During my years of coaching job-seekers, the #1 hardest thing for each candidate to answer was, “What is your job or career goal? Simply put, “What are you hunting for as your next position?”
It’s hard; I get it. You are afraid of being too niched and, therefore, want to have a broad description. Or you don’t want to be a jack-of-all-trades, so you define your goal very narrowly.
Over 60% of those looking answer, “I’m not really sure,” when asked about what they want in their next job. Or they disguise their lack of clarity as, “Well, I’m thinking about a number of things,” or “There are so many things I’m qualified to do.” Do you ever find yourself saying, “I know what I want, but it’s not out there,” or “I will know it when I see it.” Believe me, I’ve heard them all!
I am more concerned about those job-seekers who describe their next job in squishy terms that mean absolutely nothing. Do any of these vague goals sound familiar?
- “I’m looking for an exciting position that solves problems in a company with a good culture.”
- “I want to leverage my skills in project management, communications, and analysis by working in a high-growth company.”
- “I want to be the one who takes the new business ideas and runs with them.”
- “I want to be in a senior position within the healthcare industry.”
Below, I provide my favorite FREE resources for being clear with your job search goal. Our U.S. Military transitioning service members, Veterans, and their spouses, can be unfamiliar with how companies are organized in the “civilian” world, and these resources will be extra helpful for them.
- O*NET OnLine: https://www.onetonline.org/
The Occupational Information Network (O*NET) is developed under the sponsorship of the U.S. Department of Labor/Employment and Training Administration (USDOL/ETA). It contains hundreds of standardized and occupation-specific descriptors on almost 1,000 occupations covering the entire U.S. economy. The database, which is available to the public at no cost, is updated continually with input from a range of workers in each occupation. Content includes:
- Anatomy of an occupation
- “My Next Move” to type in keywords or just browse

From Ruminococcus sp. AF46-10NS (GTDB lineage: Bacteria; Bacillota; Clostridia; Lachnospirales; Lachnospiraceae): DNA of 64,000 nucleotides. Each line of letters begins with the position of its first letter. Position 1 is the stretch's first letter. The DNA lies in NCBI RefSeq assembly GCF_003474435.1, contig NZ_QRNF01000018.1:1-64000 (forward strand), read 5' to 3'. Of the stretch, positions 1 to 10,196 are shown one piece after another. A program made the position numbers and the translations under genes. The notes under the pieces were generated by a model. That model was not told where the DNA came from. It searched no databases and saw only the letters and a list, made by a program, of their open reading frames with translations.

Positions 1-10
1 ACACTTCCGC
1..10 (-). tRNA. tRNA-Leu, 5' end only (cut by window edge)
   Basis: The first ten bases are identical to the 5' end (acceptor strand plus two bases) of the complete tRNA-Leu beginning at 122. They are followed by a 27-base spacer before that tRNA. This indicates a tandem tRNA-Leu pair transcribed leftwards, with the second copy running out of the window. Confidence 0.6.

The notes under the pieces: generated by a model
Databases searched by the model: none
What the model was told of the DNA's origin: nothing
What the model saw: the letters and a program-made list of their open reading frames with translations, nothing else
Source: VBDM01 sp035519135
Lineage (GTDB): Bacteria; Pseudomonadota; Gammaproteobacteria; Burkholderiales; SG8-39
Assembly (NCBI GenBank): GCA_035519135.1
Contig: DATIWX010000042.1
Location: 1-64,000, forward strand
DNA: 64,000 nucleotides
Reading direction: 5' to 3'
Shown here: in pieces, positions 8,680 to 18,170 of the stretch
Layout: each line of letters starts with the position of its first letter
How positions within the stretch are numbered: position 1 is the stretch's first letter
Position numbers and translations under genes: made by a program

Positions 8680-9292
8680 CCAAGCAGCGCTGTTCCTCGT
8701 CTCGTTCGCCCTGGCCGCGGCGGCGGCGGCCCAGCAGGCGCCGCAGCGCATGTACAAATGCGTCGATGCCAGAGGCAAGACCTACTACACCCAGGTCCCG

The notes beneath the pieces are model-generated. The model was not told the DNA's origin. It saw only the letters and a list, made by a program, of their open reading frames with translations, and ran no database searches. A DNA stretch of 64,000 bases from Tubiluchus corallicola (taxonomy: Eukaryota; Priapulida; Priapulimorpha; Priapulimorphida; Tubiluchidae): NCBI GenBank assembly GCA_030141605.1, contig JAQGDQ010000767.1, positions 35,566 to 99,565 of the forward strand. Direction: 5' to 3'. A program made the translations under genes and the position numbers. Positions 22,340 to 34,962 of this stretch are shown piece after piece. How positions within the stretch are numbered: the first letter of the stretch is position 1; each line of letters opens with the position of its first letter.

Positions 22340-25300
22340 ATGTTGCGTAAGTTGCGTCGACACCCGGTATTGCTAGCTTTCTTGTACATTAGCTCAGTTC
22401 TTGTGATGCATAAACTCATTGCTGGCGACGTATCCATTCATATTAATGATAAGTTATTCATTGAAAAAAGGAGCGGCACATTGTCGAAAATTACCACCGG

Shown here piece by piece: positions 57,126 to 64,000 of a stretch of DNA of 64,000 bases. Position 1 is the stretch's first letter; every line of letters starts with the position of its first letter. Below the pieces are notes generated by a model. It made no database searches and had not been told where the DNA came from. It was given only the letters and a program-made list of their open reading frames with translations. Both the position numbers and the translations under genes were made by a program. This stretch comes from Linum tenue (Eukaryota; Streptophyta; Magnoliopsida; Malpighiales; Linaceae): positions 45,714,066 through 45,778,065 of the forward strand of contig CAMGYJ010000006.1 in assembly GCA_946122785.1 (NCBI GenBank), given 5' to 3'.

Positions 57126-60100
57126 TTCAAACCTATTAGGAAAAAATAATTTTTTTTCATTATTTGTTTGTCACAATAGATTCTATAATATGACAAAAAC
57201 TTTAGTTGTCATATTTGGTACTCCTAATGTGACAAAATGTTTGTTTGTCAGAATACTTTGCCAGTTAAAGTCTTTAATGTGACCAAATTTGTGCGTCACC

- Career Exploration Tools with assessments
- AARP Work Reimagined for 50+: https://www.aarp.org/work/
Created for 50+ job-seekers, this expansive directory of resources offers a search tool for locating new work by job, title, or company. Also find expert advice on age discrimination, work-life balance, dealing with unemployment, and work-focused AARP programs and resources.
- Becomopedia.com: https://www.becomeopedia.com/
I like the format of this site because, for each position, it provides:
- How to become a…
- Education requirements for a…
- Job description for a…
- Salary and career path for a…
- Frequently asked questions for a…
- Occupational Outlook Bureau of Labor Statistics – Occupational Outlook Handbook: https://www.bls.gov/ooh/
Access in-depth information on a variety of occupation groups, from architecture and engineering and everything in between. It includes details on the nature of the industry, working conditions, employment, occupations in the industry, training and advancement, earnings and benefits, and employment outlook.
Here is a framework for those of you who know what you want but cannot articulate it clearly. Complete this sentence, and you’ll be able to announce your goal with confidence to your network, your friends, and at job or career fairs.
“I am looking for a <function/role> position in the <industry> in <city, state>. “
- That’s it! Stop talking and engage with the person with whom you are sharing.
- Have two to three company targets to share, if asked.
- Ideally, have a single target but max out at two, if needed!
- I am looking for a sales position in Chicago with a large corporation in the medical or manufacturing industry.
- I have been doing a lot of research, and I am focused on two types of career opportunities. One is a logistics manager in a distribution center here in Orange County. However, I am also looking at opportunities in teaching logistics at local educational centers.
Remember, you are competing against others who ARE confident in their goal and have focused their resume and interview practice to reach their goal. Do your research, then have conviction in your choice.
See other relevant insights here:
- Why a Great Job Search Goal will Get You Hired Faster
- 10 Tips for 20-Somethings
- 3 Signs Your Career Goal is Too Big